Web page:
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Stinner named to head banker’s group
May 09, 2013 Jerry Purvis   

Read more by Jerry Purvis

Courtesy Photo - John Stinner was recently elected as chairman of the Nebraska Bankers Association. Officers include, from left, NBA Chairman-Elect Craig Brewster of Butte State Bank in Butte, NBA Immediate Past Chairman Clark Lehr of First Nebraska Bank in Columbus, NBA Chairman John Stinner, and NBA President and CEO George Beattie of Lincoln.

During their recent annual convention in Omaha, the Nebraska Bankers Association named John Stinner, President and CEO of Valley Bank and Trust Company in Gering, as the group’s chairman.

“There will be a lot of work and travel involved, as the NBA sets the agenda for me,” Stinner said. “Of course, the agenda will be dictated by events that affect the banking industry and what kind of legislation comes up.”

One piece of legislation that Stinner has spoken about is the Dodd-Frank Act, passed by Congress to address the problem of predatory lending practices that caused the housing crisis in 2008.

Stinner said a lack of knowledge over the role of community banks and investment banks led to the “one size fits all” legislation. Only about half of the bill’s mandates have been implemented so far, but since its passage, 475 banks across the nation have gone out of business and no new banks were chartered last year.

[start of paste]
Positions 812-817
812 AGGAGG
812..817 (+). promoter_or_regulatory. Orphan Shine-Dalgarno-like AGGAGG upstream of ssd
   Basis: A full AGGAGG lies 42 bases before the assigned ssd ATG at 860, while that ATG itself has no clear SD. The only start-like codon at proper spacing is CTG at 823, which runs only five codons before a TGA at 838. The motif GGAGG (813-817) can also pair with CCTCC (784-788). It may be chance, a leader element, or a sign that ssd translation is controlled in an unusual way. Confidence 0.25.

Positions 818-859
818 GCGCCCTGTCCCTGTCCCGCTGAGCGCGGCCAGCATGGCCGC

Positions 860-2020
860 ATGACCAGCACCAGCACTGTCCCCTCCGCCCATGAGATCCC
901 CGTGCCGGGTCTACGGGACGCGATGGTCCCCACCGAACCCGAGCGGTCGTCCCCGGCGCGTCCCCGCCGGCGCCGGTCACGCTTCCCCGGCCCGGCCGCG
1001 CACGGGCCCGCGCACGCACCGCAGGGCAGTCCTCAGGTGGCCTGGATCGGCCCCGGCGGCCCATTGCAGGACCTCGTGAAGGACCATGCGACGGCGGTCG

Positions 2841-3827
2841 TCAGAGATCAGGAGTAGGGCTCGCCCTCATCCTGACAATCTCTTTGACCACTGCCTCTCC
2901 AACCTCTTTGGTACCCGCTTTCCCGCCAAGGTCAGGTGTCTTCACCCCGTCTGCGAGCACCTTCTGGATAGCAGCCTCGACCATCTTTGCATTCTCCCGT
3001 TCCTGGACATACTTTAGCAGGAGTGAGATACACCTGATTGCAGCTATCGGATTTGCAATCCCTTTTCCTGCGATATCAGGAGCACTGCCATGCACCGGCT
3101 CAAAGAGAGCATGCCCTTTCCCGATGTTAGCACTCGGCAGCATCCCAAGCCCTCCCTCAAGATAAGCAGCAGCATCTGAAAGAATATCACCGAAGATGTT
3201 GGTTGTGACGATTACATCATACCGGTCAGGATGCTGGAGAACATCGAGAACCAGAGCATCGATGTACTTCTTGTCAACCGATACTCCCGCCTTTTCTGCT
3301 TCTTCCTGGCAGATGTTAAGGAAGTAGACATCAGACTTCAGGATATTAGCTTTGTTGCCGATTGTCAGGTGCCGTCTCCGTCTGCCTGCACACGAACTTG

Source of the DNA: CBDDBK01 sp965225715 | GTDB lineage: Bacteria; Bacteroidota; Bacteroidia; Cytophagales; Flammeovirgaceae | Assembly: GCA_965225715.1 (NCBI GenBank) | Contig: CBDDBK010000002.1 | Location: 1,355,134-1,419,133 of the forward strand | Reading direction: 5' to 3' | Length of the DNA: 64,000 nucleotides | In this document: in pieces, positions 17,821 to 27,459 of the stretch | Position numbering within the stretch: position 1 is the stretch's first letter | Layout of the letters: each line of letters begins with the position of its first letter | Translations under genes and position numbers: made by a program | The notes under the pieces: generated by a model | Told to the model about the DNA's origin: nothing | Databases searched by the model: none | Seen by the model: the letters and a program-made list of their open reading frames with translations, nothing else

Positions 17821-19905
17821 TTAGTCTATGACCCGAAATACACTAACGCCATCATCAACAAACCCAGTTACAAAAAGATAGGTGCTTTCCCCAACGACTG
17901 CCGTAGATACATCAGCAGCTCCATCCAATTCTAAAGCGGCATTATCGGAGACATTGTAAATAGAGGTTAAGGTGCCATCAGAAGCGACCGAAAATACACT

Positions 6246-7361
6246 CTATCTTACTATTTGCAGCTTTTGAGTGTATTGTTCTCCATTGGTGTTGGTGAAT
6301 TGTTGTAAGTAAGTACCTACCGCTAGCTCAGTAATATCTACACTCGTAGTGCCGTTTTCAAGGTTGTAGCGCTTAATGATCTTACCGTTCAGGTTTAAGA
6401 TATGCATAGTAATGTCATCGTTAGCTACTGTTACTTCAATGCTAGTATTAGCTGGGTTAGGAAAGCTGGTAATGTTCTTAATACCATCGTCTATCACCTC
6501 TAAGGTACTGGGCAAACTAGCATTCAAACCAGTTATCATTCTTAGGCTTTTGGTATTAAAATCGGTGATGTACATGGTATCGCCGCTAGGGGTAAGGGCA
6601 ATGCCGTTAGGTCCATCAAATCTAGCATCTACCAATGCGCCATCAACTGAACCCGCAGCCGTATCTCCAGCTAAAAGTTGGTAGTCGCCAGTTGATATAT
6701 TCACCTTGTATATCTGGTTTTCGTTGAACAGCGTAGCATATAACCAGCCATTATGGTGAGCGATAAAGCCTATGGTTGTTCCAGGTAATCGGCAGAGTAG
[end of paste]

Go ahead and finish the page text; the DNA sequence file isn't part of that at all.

Stinner said it was the large investment banks like Lehman Brothers and Goldman Sachs that sold the “exotic” mortgages that caused the housing crash. Almost 99 percent of community banks weren’t involved in those lending practices.

“Too much regulation and red tape coming out of Washington is punitive on the banks and on everyone else,” he said. “It’s not that bankers are against being regulated, but the regulations need to make sense. A lot of the regulations that affect everyone just don’t apply to community banks.”

Stinner added that because of the increased number of regulations and changes in what makes for a qualified mortgage, some smaller banks are getting out of the mortgage business altogether. But he said his bank plans to stay in.

“We just need to keep working for sensible regulations,” he said. “The Nebraska Bankers Association is the voice for that.”

Stinner said community banks are plugged in on a more unique basis with their customers and their communities. In addition to helping people get the needed financing to purchase a new home or start a new business, they support the community and its activities. A recent example was the local banks all supporting the new Legacy of the Plains Museums. They also supported Bayard High School in getting a new track.

“As a community bank, our role is to partner with the community and create that unique relationship,” he said. “America is full of smart bankers, bright businessmen and women, and energetic entrepreneurs. We are all eager to innovate and grow market and hire – if government would just do the right thing and get out of the way.”
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